The last day of October was a fine one, but I wasn’t yet feeling it. I took myself out to the front-yard with a book and cup of coffee to see what could be done about it.
It was around the fifth sip that I heard a little voice pipe up, “My father is going to be a duck!”
I grinned. How marvelous to see adults transform into ducks?!
I laughed in spite of myself, and had a short, sweet conversation with the dinosaur wanna-be, born to a duck wanna-be. Life, that hitherto felt dull, suddenly seemed full of possibility. Oh Sweet Halloween!
The children had decorated the front yard and the door step sweetly enough, but I yearned to look at the passionate decorators and what all they had in store for us that evening. One house has pumpkins carved every few feet, another had cobwebs and ghosts flapping and wailing through the cold days. The evening saunter would reveal the true artists, and though I did not know it then, I was in for a real treat that evening.
Very soon, the human stomach beckoned, and I headed into the kitchen to whip up another meal. Really! Why could human beings not be camels or tardigrades?! Why must we be slaves to our stomachs, and have these enticing appetites every few hours? It is all most trying for someone who does not enjoy cooking every meal of every day very much. (Tardigrades can apparently go for 30 years without food!)
Why could we not be like pelicans? When hungry, we could start dipping and dancing for our food, and then idly pedal around in the bays, and lakes. Wouldn’t that be marvelous?
A few hours later, after the never ending jobs of cooking, eating, and cleaning were done, the husband & I set off on a bike ride. The afternoon was slightly windy, and the clouds had scattered beautifully across the skies. As we pedaled rhythmically, my high strung sensibilities started to calm somewhat, but I still felt unmoored.
We stopped to take a break and where usually, I raved about the beauty of the world around us, I sat mute. The husband glanced at me somewhat surprised. It took a few minutes for nature to work its magic. But it did. There was a man who had his dogs on a long leash with him, and they kept trying to go in for a swim in the lake. It made a lovely diversion to watch them splash into the water, and then out again, in again, and out again. The tiny sparkles in the water, with the fall colors of the flora around the lake, slowly but surely raised the spirits.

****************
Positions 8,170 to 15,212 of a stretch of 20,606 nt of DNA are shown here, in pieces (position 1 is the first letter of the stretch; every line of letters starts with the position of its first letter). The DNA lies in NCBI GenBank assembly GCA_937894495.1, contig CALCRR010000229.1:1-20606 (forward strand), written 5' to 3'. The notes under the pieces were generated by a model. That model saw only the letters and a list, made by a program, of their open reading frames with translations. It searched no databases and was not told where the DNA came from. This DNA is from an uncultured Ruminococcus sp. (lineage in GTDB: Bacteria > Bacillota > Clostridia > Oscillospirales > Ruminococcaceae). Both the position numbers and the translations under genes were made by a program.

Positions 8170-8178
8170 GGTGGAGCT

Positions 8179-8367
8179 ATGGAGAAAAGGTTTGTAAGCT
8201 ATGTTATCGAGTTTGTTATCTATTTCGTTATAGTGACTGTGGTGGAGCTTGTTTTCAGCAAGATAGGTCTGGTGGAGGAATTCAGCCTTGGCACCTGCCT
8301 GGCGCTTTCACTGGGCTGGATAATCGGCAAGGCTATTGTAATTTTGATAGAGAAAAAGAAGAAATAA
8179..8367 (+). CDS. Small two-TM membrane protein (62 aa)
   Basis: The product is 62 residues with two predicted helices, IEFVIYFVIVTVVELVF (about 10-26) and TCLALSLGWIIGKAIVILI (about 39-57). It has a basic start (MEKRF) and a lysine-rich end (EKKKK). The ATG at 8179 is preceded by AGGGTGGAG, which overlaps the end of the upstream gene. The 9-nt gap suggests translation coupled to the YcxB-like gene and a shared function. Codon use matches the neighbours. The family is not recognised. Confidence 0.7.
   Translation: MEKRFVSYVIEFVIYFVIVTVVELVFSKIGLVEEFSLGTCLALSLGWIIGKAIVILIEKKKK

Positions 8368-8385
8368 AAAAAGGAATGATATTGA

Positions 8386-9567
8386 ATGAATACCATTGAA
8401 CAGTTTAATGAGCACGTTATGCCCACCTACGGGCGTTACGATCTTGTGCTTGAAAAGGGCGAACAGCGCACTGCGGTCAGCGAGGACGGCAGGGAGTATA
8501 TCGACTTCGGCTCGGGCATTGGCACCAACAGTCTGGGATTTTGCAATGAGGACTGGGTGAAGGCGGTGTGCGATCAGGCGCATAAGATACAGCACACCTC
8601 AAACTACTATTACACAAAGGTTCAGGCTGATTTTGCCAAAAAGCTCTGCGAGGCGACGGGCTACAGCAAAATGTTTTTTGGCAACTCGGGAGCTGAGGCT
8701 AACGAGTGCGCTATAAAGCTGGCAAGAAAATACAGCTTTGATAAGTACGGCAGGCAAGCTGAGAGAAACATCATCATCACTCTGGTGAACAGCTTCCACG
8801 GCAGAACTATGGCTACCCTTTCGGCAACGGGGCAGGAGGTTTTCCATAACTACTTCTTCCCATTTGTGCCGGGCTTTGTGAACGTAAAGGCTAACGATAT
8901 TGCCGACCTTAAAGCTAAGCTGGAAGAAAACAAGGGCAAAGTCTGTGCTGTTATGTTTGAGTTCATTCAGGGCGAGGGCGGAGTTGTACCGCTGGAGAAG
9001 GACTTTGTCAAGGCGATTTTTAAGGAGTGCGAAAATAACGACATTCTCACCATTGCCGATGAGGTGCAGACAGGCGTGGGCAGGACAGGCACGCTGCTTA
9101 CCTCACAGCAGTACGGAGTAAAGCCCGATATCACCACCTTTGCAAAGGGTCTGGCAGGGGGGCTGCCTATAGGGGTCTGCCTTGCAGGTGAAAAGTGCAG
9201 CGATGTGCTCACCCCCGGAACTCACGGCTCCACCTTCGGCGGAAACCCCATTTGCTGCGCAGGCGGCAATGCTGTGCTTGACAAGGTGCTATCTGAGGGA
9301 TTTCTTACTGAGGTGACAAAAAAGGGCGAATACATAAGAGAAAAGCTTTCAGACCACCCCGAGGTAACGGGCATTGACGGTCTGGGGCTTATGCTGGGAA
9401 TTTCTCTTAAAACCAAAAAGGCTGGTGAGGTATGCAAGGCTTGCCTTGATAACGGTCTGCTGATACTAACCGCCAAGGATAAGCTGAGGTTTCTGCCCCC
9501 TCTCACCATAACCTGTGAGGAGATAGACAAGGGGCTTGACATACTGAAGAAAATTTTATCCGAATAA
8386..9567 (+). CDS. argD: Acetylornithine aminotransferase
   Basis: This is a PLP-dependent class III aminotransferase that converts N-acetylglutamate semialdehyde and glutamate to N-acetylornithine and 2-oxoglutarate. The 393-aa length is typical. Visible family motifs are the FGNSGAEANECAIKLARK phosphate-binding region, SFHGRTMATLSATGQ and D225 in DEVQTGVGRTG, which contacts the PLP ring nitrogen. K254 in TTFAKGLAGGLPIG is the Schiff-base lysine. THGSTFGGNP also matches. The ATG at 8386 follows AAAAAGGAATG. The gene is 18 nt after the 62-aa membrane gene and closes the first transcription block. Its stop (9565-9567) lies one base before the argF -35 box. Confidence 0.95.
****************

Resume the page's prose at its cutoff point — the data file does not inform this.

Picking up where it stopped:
As we pedaled back, I thought idly how lucky the ducks were. They had no idea that it was Halloween, and I am sure none of them wanted to dress up as human beings, but we wanted a little bit of magic and wanted to dress as ducks. That is as it should be.
That evening, I was an artist on the streets with ducks, dinosaurs, aliens, princesses, ninjas and superheroes.
The family that dressed as a volcano, ash cloud and tornado had my respect.
The house that scared me was the one where I inadvertently stepped on something and a large Aragog-like spider sprang up from the lawns nearby. Sometimes, our imaginations do go too far, but how lovely it is to have it and exercise it on Halloween?!
“Where there is no imagination there is no horror.” Arthur Conan Doyle